The Georgia Straight
Maybe I should have just asked the easy questions.
After all, it’s definitely newsworthy that local guitarist Steve Dawson produced Kelly Joe Phelps’s new Brother Sinner & the Whale, the Vancouver, Washington–based singer-guitarist’s second release on his Canadian friend’s Black Hen imprint.
“What Steve does for me is show me that he believes in what I’m doing, and that he believes in it 100 percent,” says the reclusive Phelps, on the line from his home. “And he understands it to the point that we can accomplish a lot of things without even having to talk about it. As an example, he understands completely that capturing the spirit is vastly more important than getting all the notes right.”
It’s also interesting that Brother Sinner & the Whale’s two instrumentals, “Spit Me Outta the Whale” and “Brother Pilgrim”, owe a marked debt to fingerstyle guitar pioneer Leo Kottke, who’s gone relatively unnoticed of late, despite his colleague John Fahey’s posthumous canonization.
“Leo and John, both of their musics live fairly deep inside of me,” Phelps says. “I’ll start off something and I’ll think ‘Okay, this is original and unique and cool.’ And then I’ll say ‘But if it wasn’t for this Fahey tune and that Kottke thing, I don’t know if this would have even entered into my imagination.’ It’s nearly impossible, and I mean this in the best of ways, to leap aside of that influence.”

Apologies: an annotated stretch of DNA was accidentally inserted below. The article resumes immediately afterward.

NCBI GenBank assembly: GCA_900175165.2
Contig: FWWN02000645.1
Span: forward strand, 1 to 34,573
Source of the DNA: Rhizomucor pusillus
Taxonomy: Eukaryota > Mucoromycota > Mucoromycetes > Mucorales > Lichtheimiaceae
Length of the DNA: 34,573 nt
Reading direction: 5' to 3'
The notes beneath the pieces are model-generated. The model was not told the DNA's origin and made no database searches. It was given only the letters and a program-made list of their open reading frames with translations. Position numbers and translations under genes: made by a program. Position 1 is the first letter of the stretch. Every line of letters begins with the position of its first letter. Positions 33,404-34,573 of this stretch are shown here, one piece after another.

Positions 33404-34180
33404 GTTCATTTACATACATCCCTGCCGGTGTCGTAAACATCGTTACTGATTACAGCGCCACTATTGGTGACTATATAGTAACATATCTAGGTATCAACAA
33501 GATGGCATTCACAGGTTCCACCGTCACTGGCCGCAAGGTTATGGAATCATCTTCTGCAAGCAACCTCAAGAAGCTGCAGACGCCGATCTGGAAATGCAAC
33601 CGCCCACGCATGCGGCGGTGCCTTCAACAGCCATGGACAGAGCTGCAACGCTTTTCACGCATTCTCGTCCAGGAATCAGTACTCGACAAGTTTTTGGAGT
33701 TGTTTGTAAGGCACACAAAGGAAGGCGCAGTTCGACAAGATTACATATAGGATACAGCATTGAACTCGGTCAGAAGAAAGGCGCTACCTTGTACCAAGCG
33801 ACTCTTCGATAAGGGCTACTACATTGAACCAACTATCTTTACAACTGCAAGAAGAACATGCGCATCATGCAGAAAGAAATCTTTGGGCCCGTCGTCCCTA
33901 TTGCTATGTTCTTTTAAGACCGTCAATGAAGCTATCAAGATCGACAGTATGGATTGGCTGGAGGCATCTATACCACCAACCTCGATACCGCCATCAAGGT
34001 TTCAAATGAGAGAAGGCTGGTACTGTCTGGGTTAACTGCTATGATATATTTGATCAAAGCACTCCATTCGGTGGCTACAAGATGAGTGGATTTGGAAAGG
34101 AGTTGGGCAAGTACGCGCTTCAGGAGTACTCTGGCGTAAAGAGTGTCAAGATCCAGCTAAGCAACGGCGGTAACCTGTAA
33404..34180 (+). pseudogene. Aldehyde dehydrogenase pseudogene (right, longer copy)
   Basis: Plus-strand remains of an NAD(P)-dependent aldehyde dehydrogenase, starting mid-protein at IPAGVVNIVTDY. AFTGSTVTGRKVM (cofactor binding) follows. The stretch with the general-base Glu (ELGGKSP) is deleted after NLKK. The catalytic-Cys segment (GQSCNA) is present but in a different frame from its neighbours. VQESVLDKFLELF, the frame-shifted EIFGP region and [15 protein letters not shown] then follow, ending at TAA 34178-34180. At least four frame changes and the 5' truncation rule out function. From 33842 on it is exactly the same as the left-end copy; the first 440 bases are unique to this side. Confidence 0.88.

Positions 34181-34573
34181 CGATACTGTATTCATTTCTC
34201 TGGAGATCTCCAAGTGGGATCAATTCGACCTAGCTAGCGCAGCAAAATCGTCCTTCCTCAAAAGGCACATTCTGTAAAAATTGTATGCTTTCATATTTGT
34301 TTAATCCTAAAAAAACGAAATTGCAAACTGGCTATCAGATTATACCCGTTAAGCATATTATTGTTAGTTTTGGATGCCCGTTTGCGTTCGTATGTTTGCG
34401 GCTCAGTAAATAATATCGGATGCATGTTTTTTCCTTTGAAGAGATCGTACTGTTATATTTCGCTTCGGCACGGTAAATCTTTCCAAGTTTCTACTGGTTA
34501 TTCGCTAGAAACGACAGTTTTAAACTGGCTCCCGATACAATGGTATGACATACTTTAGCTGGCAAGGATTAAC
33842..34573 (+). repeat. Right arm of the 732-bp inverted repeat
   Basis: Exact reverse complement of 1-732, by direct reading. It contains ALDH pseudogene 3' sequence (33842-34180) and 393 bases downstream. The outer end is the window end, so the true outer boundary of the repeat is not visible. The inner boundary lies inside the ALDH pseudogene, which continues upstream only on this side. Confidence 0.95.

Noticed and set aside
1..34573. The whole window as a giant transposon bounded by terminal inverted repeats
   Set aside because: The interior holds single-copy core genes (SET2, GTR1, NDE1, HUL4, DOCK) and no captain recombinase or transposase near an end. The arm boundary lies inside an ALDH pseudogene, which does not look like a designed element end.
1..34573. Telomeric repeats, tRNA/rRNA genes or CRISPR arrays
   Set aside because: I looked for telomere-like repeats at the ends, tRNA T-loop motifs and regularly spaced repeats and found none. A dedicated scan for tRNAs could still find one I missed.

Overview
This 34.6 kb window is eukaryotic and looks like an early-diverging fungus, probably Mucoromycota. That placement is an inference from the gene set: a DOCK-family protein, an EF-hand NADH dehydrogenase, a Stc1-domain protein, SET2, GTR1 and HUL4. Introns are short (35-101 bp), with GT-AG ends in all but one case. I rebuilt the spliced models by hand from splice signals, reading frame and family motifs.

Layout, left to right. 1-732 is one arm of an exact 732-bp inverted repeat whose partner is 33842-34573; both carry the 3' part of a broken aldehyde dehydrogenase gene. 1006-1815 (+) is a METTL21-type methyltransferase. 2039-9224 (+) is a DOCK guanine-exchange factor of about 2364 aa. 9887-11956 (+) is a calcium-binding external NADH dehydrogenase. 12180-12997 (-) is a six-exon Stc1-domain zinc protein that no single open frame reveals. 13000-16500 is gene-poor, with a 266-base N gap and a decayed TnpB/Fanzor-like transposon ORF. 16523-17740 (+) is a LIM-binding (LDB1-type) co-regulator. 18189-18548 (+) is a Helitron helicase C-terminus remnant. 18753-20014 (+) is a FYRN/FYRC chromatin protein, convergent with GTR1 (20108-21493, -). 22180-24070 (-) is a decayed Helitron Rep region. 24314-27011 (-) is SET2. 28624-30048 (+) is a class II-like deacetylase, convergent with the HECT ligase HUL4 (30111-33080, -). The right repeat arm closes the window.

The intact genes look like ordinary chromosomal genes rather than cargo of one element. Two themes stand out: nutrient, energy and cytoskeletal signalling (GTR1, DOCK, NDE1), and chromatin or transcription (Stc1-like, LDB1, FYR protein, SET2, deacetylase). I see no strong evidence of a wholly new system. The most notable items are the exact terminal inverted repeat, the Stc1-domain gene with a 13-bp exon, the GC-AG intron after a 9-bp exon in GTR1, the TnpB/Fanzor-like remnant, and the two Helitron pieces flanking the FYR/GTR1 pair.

More important, though, is that with Brother Sinner & the Whale Phelps has made a deeply religious record, and the simple question “Why?” sparks a half-hour-long discussion of faith and art that’s difficult to condense into capsule form. In part, Phelps admits, that’s because “with some of this stuff, a person has to talk around it in order to frame it, to give you the sides and the top and the bottom of it, because what’s actually in the centre is very hard to describe.”
The 52-year-old musician does allow, however, that a spiritual crisis lies behind songs such as “Talkin’ to Jehova”, “The Holy Spirit Flood”, and “Down to the Praying Ground”. “Through a series of choices—life choices and lifestyle choices and outlook choices—I ended up at a point where it seemed I had boxed myself in,” he explains. “Whether I fell from grace, I don’t know, but I certainly found myself looking upward from a very dark spot.”
Given two possible escape routes—the “completely and totally existential” option of suicide, versus a return to his Christian faith—Phelps decided to live, and Brother Sinner & the Whale is, in part, a record of his struggle to regain the light. From this godless heathen’s perspective, some of its language is mystifying, but the story it tells is as powerful as the great gospel songs of Blind Willie Johnson or the Staple Singers—songs that transcend their religious content to speak directly to the human soul.